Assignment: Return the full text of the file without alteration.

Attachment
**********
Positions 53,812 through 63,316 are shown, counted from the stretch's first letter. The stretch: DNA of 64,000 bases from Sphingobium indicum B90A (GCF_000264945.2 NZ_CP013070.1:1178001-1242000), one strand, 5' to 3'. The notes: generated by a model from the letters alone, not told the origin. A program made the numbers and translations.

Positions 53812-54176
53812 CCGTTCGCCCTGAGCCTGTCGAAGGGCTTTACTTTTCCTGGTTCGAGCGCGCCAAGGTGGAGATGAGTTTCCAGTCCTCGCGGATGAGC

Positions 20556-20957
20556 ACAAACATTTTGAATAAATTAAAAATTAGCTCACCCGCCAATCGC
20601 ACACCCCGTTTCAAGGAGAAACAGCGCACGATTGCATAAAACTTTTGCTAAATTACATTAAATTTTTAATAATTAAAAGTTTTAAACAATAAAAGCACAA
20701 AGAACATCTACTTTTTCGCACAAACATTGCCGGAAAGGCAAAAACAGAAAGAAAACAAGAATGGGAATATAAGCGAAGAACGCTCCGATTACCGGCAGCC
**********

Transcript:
Positions 53,812 through 63,316 are shown, counted from the stretch's first letter. The stretch: DNA of 64,000 bases from Sphingobium indicum B90A (GCF_000264945.2 NZ_CP013070.1:1178001-1242000), one strand, 5' to 3'. The notes: generated by a model from the letters alone, not told the origin. A program made the numbers and translations.

Positions 53812-54176
53812 CCGTTCGCCCTGAGCCTGTCGAAGGGCTTTACTTTTCCTGGTTCGAGCGCGCCAAGGTGGAGATGAGTTTCCAGTCCTCGCGGATGAGC

Positions 20556-20957
20556 ACAAACATTTTGAATAAATTAAAAATTAGCTCACCCGCCAATCGC
20601 ACACCCCGTTTCAAGGAGAAACAGCGCACGATTGCATAAAACTTTTGCTAAATTACATTAAATTTTTAATAATTAAAAGTTTTAAACAATAAAAGCACAA
20701 AGAACATCTACTTTTTCGCACAAACATTGCCGGAAAGGCAAAAACAGAAAGAAAACAAGAATGGGAATATAAGCGAAGAACGCTCCGATTACCGGCAGCC